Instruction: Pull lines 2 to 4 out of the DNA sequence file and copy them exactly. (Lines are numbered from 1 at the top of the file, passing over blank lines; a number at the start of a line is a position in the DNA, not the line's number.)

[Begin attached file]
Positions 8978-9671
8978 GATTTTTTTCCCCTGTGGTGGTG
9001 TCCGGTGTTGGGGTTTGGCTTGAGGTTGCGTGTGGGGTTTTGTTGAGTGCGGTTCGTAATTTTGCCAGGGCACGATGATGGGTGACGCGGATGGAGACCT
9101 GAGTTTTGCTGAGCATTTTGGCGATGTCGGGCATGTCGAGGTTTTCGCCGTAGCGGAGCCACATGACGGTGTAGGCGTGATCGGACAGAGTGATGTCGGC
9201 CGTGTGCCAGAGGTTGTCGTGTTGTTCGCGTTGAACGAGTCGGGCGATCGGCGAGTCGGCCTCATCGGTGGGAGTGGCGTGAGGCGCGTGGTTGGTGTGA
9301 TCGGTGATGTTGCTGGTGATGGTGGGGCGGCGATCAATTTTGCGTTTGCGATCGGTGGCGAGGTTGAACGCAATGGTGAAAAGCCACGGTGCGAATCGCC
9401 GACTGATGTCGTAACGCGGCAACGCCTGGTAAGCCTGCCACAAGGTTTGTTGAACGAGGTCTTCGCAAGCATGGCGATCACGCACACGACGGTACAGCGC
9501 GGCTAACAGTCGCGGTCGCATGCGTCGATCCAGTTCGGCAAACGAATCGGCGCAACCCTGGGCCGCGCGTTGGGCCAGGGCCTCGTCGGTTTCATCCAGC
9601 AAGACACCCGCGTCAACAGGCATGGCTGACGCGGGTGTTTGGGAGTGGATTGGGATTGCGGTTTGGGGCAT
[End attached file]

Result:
8978 GATTTTTTTCCCCTGTGGTGGTG
9001 TCCGGTGTTGGGGTTTGGCTTGAGGTTGCGTGTGGGGTTTTGTTGAGTGCGGTTCGTAATTTTGCCAGGGCACGATGATGGGTGACGCGGATGGAGACCT
9101 GAGTTTTGCTGAGCATTTTGGCGATGTCGGGCATGTCGAGGTTTTCGCCGTAGCGGAGCCACATGACGGTGTAGGCGTGATCGGACAGAGTGATGTCGGC